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Bird&Bird Guest Blog: EBA consults on changes to its guidelines on major incident reporting under PSD2

On 14 October 2020, the European Banking Authority (EBA) launched a public consultation on the revision of the current EBA Guidelines on major incident reporting under Directive (EU) 2015/2366 (PSD2) -EBA/GL/2017/10- (the “Guidelines”). Industry stakeholders interested in submitting their input to the consultation paper can do so until 14 December 2020. The consultation paper is available here.

The Guidelines set out the criteria, thresholds and methodology payment services providers (PSPs) will have to observe in order to determine whether an operational or security incident should be considered as major, and (assuming it qualifies as major) how such an incident should be notified to their national competent authority (NCA), under Article 96(2) PSD2.

This consultation is part of the bi-annual review process of the Guidelines set forth in Article 96(4) PSD2. The EBA assessed incidents reported in 2018 and 2019 and the ways in which they were notified to the different NCAs. The result of the assessment led the EBA to propose some amendments to the Guidelines which would optimise and simplify; the reporting of major incidents and the underlying templates, the capture of additional security incidents, and relieve NCAs and PSPs from the notification of incidents that are not significant.

The most relevant amendments proposed by the EBA are as follows:

  • New criterion on incident classification

    In addition to the existing criteria to classify incidents as major under the Guidelines (see our previous client alert on this topic here) the EBA proposes to introduce a new incident classification: ‘breach of security measures’.Accordingly, PSPs shall take into account whether one or more security measures (as defined in the EBA Guidelines on ICT and security risk management -EBA/GL/2019/04-) have been breached in order to determine if an incident qualifies as major or not. This amendment is aimed at capturing incidents where the breach of the security measures of the PSP has an impact on the availability, integrity, confidentiality and/or authenticity of the payment services related data, processes and/or systems of the PSP, its users or a third party to which operational functions have been outsourced.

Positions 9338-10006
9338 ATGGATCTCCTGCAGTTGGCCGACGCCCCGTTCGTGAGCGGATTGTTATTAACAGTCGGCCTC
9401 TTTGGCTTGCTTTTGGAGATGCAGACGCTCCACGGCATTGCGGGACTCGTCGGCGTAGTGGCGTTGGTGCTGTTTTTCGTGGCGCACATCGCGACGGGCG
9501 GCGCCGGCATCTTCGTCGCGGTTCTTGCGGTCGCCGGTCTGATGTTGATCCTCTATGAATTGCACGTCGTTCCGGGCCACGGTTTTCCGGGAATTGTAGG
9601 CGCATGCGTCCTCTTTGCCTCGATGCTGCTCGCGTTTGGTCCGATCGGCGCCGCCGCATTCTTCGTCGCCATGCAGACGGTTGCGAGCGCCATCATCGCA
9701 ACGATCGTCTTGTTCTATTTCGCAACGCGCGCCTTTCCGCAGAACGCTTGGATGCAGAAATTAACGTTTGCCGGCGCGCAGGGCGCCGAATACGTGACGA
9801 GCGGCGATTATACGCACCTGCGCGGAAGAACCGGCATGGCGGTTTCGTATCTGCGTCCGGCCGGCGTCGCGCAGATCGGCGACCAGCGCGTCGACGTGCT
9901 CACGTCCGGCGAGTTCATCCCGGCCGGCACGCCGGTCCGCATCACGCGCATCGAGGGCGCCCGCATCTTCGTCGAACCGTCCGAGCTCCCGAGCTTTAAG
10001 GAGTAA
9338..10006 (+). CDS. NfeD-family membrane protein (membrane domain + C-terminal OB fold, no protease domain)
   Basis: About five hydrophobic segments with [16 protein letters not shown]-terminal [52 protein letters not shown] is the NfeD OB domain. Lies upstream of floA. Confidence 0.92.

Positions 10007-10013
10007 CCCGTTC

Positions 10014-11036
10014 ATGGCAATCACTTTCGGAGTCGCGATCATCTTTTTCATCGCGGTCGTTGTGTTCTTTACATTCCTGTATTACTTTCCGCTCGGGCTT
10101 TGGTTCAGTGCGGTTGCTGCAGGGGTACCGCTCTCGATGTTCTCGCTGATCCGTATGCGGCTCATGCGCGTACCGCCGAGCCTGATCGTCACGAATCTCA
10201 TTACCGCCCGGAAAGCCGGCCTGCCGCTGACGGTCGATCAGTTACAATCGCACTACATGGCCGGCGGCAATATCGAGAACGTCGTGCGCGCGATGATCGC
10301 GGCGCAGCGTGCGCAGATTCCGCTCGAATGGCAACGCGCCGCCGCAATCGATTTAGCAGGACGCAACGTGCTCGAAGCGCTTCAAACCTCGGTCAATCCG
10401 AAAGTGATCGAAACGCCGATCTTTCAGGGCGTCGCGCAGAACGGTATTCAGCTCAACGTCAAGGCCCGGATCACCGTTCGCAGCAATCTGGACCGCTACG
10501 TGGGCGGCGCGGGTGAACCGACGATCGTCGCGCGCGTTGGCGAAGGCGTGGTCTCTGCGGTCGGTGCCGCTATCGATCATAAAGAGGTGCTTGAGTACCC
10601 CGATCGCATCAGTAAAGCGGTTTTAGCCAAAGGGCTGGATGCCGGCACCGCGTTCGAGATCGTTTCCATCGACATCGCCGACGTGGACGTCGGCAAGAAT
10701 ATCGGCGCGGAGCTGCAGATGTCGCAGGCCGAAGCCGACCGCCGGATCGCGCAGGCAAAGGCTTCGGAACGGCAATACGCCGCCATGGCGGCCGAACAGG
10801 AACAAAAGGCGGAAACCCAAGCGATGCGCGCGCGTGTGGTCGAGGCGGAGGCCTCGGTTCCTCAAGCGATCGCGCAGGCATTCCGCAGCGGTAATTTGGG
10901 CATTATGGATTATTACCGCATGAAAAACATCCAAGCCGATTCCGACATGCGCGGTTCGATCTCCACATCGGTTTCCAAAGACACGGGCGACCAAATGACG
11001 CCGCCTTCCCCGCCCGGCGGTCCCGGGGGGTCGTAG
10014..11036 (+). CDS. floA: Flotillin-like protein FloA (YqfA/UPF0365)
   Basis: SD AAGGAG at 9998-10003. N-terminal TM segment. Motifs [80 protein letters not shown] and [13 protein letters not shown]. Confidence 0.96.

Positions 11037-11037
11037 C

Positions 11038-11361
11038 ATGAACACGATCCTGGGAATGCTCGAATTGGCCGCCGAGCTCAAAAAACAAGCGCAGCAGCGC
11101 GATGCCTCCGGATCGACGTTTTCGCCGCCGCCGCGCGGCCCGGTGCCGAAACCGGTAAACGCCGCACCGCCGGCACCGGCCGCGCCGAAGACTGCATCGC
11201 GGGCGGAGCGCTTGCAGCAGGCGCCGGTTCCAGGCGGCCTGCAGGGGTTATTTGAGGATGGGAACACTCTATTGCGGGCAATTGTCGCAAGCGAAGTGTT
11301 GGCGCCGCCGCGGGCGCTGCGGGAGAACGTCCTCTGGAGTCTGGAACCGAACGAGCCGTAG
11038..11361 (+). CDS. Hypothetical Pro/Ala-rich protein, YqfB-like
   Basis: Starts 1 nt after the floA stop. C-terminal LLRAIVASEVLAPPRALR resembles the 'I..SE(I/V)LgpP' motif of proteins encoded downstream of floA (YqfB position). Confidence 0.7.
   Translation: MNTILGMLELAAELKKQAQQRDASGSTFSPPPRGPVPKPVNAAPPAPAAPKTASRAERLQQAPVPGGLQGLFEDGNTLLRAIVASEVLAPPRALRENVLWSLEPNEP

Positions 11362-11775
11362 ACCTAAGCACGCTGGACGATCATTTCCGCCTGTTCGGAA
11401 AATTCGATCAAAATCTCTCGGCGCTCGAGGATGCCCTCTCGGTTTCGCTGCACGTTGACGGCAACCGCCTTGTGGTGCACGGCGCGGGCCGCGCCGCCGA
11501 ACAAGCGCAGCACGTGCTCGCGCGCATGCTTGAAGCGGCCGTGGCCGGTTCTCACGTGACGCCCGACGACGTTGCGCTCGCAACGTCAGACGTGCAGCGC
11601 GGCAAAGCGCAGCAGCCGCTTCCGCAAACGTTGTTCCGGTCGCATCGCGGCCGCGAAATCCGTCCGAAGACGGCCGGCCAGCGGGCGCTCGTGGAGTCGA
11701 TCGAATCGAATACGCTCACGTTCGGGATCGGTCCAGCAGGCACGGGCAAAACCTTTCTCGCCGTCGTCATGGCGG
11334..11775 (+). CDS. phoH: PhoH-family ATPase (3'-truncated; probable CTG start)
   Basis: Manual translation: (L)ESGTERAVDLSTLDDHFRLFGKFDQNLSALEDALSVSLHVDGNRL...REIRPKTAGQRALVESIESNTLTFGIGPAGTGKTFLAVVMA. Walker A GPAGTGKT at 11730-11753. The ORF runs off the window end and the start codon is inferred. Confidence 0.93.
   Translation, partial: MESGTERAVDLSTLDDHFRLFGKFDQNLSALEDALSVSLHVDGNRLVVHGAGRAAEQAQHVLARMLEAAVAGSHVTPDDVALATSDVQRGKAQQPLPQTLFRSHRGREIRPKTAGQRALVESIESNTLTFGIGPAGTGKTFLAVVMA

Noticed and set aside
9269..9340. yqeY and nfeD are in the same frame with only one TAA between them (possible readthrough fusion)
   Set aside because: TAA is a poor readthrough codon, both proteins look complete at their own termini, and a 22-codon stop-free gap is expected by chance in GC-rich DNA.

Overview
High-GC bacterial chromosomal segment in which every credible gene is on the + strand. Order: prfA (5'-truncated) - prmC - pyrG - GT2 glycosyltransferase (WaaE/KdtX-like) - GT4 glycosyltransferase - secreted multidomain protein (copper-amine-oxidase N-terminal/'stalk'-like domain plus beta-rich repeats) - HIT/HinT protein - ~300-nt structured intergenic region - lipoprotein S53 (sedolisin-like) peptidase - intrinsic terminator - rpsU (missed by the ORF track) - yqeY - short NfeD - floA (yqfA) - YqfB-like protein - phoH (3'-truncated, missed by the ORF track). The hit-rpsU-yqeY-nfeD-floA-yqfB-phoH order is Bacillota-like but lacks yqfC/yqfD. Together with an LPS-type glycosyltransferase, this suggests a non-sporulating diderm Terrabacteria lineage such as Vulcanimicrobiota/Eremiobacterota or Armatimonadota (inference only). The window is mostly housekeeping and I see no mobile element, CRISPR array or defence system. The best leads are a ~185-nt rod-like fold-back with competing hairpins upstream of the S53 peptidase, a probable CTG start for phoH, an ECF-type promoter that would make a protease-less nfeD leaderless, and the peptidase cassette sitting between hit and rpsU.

• Thresholds to be increased, new calculation methods for the criteria of ‘transactions affected’ and ‘payment services users affected’

    The EBA proposes to increase the thresholds of the incident classification criteria: ‘Transactions affected, in relation to this, the EBA has increased the total amount of transactions affected with lower impact level from; 100,000 EUR to 500,000 EUR, and from 5 million EUR to 15 million EUR for higher impact.In addition to the increase of the threshold of ‘transactions affected’ in the higher impact level, the EBA proposes an amendment to the assessment of the lower impact level of the ‘transactions affected’ by using the percentage and the absolute amount thresholds as alternatives, but also adding a condition where if the incident is of an operational nature and relates to the inability of the PSP to initiate and/or process transactions, the incident must have a duration of at least one hour.

    The same changes are being proposed to the lower impact level of the ‘payment services users affected’.

  • Reporting standardisation

    In order to improve the quality of the reports collected, and to simplify the reporting process for PSPs, the EBA also proposes the use of a common standardised file for reporting major incidents to NCA.The new report template is available in Annex I of the consultation paper on the Guidelines.
  • Reduction of the number of reports

    The EBA proposes a simplification of the incident reporting process and reducing the notification burden on PSPs, in particular by:

    • removing the obligation for PSPs to provide updates to the intermediate reports every 3 working days;
    • extending the deadline for the submission of the final report from 2 weeks to 20 working days;
    • clarifying that the 4-hour deadline applies from the moment the incident has been classified as major (not from the moment when it has been detected).

Read the original article here. Find out more about Bird & Bird here.

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